The decision to permit a local energy utility to restart its nuclear plant has been welcomed by the Japanese government and industry, but environmental groups are angry that local people's concerns are being ignored.
When the 26 members of the city assembly of Satsumasendai voted on Tuesday, October 28, on the deeply contentious issue of restarting the local nuclear plant, they were aware that the entire nation was watching them. The national government had been studiously silent in the run-up to the vote, but Prime Minister Shinzo Abe wanted the local assembly to vote in favor of permitting Kyushu Electric Power Co. to resume the plant's operations.
Experts say that the yes vote sets a precedent that other local authorities can point to when they weigh the pros and cons of permitting utilities to power up nuclear facilities in their districts.
Japanese industry, suffering under the weight of higher energy costs as Japan has been forced to import vast amounts of fossil fuels to make up for the loss of nuclear energy, will be delighted that they can once again begin to compete.
Power utilities, which have lost billions of yen in the more than three years and seven months since the Fukushima Dai-ichi nuclear plant was crippled by the magnitude-9 Great East Japan Earthquake and the massive tsunami that it triggered, will have breathed a deep sigh of relief.
Almost four years ago, the Fukushima Dai-ichi nuclear plant was crippled by the magnitude-9 Great East Japan Earthquake
Members of the public concerned at rising costs - particularly the soaring price of electricity as the winter months approach - also welcomed the move. But others are far less pleased at the news that 19 members of the assembly voted in favor, four voted against, and three abstained.
The tragedy at Fukushima, where hundreds of thousands of local people are still unable to return to their homes in the 30-kilometer exclusion zone around the plant because radiation levels are too high, shows that nuclear energy is not the answer to the power needs of a country that is so prone to seismic activity.
"They are still operating in a pre-Fukushima mindset," Aileen Mioko-Smith, an activist with Kyoto-based Green Action Japan, told DW.
"They have taken this decision to restart the reactors no matter what, and it was clear to me before Tuesday that they would vote yes," she said. "For them, it is about money and pressure from the utility and the government."
Local jobs and money
"The assembly was worried about jobs for local people because the plant is such an important local employer, but also because of all the financial assistance that they receive as a host community for a nuclear plant," she added. "That runs into millions, and they were afraid to give it up."
Smith said members of her organization had visited the town and spoken with local people, and that they got the clear impression that a good number of the 100,000 residents of Satsumasendai were "deeply concerned" about the plant restarting.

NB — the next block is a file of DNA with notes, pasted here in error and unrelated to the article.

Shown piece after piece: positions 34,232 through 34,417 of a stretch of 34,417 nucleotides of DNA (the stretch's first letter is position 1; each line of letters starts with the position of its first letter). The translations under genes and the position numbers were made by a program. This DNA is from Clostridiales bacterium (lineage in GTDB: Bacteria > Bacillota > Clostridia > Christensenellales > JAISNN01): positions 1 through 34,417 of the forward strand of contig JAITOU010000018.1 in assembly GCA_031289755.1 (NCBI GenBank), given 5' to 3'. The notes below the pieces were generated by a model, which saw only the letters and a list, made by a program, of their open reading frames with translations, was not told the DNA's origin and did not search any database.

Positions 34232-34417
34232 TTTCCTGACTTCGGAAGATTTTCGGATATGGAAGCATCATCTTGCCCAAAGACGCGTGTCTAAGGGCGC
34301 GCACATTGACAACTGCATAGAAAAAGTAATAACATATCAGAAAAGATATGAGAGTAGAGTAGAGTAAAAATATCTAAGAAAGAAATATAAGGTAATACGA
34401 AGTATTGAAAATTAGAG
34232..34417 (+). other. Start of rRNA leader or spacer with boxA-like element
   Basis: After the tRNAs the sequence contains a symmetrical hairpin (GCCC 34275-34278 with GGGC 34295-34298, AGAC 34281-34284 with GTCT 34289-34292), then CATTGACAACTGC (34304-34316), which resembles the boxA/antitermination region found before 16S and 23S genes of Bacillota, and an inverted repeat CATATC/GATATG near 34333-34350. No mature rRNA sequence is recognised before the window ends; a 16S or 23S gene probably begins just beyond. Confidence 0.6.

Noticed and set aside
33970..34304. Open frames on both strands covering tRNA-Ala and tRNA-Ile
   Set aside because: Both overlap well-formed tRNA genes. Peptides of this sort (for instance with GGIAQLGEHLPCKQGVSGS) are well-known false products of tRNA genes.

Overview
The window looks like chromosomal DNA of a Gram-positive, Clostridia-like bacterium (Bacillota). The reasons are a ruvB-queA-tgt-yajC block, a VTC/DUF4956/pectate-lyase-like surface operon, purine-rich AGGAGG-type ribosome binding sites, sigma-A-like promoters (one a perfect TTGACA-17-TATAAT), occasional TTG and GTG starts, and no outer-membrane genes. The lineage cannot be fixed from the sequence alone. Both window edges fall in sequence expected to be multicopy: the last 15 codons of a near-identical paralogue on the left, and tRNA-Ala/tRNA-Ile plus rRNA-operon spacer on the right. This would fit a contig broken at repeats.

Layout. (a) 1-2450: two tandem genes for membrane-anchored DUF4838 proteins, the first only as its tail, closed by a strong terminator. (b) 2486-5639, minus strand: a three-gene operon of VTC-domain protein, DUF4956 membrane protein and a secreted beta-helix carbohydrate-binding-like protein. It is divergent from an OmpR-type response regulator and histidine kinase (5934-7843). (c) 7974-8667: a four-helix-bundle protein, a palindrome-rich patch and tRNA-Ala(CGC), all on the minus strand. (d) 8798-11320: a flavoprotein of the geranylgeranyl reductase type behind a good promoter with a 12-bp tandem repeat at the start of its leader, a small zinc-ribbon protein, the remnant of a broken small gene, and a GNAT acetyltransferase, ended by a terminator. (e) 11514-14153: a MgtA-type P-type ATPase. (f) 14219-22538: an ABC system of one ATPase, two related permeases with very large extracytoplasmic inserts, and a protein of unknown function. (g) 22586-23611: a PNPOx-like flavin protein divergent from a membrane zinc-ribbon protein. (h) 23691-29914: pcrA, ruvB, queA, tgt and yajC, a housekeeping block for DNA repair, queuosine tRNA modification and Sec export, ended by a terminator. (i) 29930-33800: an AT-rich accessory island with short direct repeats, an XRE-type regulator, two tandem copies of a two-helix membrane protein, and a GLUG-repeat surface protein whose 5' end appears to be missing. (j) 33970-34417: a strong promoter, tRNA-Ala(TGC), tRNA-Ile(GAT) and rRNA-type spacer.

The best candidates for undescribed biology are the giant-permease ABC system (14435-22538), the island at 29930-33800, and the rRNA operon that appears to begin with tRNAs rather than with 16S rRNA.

Environmental groups are pinning their hopes on opposition from three neighboring towns that have protested at having no say in the decision. By law, these communities have no say in the decision - but with the devastating impact that the contamination from Fukushima had on nearby towns and villages, they are insisting that they be given a voice.
The prefecture of Kagoshima also has a say before the reactors return to life, but Smith admits that the Satsumasendai assembly's decision does "set a precedent that others might follow."
More yes votes
And while Tom O'Sullivan, an independent energy consultant and founder of Tokyo-based Mathyos Japan, also believes the decision could be a catalyst for other yes votes. He says that political considerations mean it will not be well into 2015 before the first reactors are started once again. Plus, he points out, Prime Minister Shinzo Abe has a number of political problems to deal with at the moment.
"His previous minister with responsibility for the nuclear issue had to resign after a matter of days because of a financial scandal and it looks like her replacement, Yoichi Miyazawa, has similar problems," O'Sullivan told DW.
Miyazawa has admitted that he possesses 600 shares in Tokyo Electric Power Co., the operator of the Fukushima plant which has been harshly criticized for its lax management of the plant. That investment has raised questions about the impartiality of a minister tasked with overseeing Japan's energy sector.
A further issue, both for the national government and the operators, is that as many as half of the 48 reactors across the country will never be restarted because it is too technically complex or expensive to bring them up to the enhanced safety standards that are now required.
And the reasons for those new standards are clear; on the same day as the Satsumasendai vote, a fire broke out at the Genkai nuclear plant. Staff tackled the blaze and the operator said there were no injuries and radiation was not released.
More dramatically, the Japan Meteorological Agency has this week issued a warning that there may be an eruption of Mount Ioyama - just 60 miles from the Satsumasendai reactors - one month after the unexpected eruption of Mount Ontake caused the deaths of more than 50 hikers. If a volcano affected a reactor, Japan could be subject to a disaster on the same scale as Fukushima, environmental groups warn.
"There is still a good deal of reluctance among the public to restarting the reactors," O'Sullivan said.
"This is because of declining demand from industry, a shrinking population and that very Japanese ability to cut back on consumption at a time of crisis," he added. "The utilities are already under a huge amount of financial pressure and this just makes it worse. For them, they want a decision and they want it soon."